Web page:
A friend had her birthday last weekend and decided that she wants to spend it at Schloß Drachenburg – Baron Stephan von Sarter’s house in Königswinter, a German town on the Rhine near the city of Bonn. I am not a nature or hiking fan, but a sucker for birthdays, so I tagged along.
The house in question, Schloß Drachenburg, is a private villa in palace style constructed in the late 19th century. It was completed in only two years (1882–84) on the Drachenfels hill in Königswinter. Baron Stephan von Sarter, a broker and banker, planned to live there, but never did.
How to get to Schloß Drachenburg from Cologne?
A Regional Express in direction of Koblenz (e.g. RE8) goes straight from from Cologne Central Station to Königswinter, and takes about 40 minutes.
There are two option of going up from Königswinter to the Schloß – you can hike up the mountain for about 2.3kms. It is steep, and looks daunting. Another option is to take Drachenfelsbahn. It is the historical train that runs to and fro the Schloß. A combined return-ticket for the bahn and entry to the castle costs 15€ (ticket for entrance alone costs 7€). It is a short journey, with scenic views and two stops.
First stop is at the Schloß, and the second one is Drachenfels. The latter, a hill, stands at 1,053ft, and was formed by rising magma that could not break through to the surface, and then cooled and became solid underneath.
Instead of getting off at the Schloß (first stop), we went on to Drachenfels. It rests atop a mountain and has spectacular views of the infamous 7 peaks (there are actually about 40 peaks, but the name stuck to 7). Panoramic view of nature – forest, lake and mountains, with houses here and there. I would have stayed there for the breeze, for it was refreshingly cool and clean.
You can grab a bite or beer here as well, or go further up on foot. We did the latter and everything from my lungs to calves were on fire. It is a steep hike, though brief, and I wish I was carrying a bottle of water. The views are from a higher perspective, though not much different.
Using the same bahn ticket, we came down to the Schloß. The first impression is not as impressive as you’d expect from a castle. It is considerably smaller, but once you are inside, you have treats awaiting you.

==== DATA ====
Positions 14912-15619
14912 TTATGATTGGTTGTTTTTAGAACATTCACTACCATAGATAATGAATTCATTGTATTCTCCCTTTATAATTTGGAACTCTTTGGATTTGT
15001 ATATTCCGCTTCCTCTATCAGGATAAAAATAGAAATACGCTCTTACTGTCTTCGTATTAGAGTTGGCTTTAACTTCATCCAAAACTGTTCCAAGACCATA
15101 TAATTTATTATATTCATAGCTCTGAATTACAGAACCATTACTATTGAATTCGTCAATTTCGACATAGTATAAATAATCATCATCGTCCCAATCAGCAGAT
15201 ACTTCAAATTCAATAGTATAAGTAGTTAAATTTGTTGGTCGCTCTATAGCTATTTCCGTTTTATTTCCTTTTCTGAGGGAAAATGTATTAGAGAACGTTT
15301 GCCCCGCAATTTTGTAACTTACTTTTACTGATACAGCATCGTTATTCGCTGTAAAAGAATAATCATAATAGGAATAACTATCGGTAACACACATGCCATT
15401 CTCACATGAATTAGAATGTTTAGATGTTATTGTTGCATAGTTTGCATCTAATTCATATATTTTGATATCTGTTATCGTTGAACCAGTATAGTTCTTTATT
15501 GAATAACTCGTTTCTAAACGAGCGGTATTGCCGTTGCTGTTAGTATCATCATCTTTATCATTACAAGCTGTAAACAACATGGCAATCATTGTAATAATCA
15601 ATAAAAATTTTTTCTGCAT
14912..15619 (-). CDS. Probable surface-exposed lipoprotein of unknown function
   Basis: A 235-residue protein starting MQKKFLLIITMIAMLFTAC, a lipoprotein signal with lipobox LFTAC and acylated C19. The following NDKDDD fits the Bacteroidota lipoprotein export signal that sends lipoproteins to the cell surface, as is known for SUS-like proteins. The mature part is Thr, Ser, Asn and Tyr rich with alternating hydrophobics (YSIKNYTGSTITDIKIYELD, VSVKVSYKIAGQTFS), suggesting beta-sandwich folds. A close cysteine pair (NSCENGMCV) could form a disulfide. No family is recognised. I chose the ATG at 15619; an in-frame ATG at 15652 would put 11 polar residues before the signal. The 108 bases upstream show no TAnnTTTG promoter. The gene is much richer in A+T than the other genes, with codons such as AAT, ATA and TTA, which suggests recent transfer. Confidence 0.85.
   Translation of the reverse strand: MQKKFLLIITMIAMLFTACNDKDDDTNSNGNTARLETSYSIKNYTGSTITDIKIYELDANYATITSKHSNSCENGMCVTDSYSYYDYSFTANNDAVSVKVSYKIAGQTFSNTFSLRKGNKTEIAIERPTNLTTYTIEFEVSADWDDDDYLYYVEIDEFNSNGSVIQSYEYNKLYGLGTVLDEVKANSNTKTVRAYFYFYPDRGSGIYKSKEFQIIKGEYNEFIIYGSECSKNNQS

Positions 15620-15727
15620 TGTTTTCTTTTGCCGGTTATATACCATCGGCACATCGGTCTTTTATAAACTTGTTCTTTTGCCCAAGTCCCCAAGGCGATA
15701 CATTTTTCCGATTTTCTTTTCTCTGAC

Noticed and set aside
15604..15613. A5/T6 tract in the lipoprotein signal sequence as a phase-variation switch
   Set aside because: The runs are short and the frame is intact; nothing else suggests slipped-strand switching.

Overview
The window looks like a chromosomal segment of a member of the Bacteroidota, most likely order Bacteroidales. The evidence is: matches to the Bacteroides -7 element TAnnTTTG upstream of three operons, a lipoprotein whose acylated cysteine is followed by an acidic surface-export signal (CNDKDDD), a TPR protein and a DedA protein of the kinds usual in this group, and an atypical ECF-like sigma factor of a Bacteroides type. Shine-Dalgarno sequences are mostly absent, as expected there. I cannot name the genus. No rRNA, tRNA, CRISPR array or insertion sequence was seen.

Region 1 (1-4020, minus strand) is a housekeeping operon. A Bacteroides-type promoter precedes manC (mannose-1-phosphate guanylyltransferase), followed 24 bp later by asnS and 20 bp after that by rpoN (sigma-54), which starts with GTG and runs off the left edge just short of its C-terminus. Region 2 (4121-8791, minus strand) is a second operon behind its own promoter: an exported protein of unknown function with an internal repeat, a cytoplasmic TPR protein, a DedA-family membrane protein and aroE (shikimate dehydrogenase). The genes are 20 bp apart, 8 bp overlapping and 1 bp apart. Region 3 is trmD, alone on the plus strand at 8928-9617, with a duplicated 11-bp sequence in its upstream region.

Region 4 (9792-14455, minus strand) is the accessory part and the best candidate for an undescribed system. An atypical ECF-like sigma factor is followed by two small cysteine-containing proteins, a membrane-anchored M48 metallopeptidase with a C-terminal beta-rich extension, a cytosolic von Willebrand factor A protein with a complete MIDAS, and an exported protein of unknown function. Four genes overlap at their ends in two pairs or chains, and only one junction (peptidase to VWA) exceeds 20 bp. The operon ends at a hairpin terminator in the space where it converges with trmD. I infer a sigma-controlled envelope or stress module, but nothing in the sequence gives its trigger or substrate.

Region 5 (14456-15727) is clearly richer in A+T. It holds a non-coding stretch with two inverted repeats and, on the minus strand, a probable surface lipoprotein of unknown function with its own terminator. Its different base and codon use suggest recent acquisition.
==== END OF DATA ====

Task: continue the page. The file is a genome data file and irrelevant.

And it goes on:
The castle is surrounded by acres of green, and the main house is three floors tall. Ground floor serves as an exhibition area, with memorabilia from times bygone. First and second floors are residential quarters, with bedrooms, dining area, musical corner, library, kneipe (I love this word; it means a bar/pub), congregation setup with hand painted windows and picturesque corridors.
The management of Schloß have done their best to maintain 19th century look and interiors, including peach wallpapered bedrooms, stunning table setups underneath gorgeous chandeliers and bear skin rugs.
Adjacent to the main house is the North Tower. Many many flights of steep stairs take you up to one of the highest plains in the castle. Mister and I only made 80% of the way. My legs had turned to jelly, and I couldn’t risk looking down and fall on my face. They call it Acrophobia.
It was almost 7PM (time for closing), so we made our way out. On to the Drachenfelsbahn for Königswinter, and then R8 to Cologne Central Station.
Interesting fact: The castle was hosting a private event that evening. We assumed that it was a wedding (it’d make a GORGEOUS venue for a wedding/reception) but the guests didn’t look like they were heading to a wedding. My point is that it is a beautiful venue and up for bookings. Just so you know.
Pretty place and worth a visit if you are close by.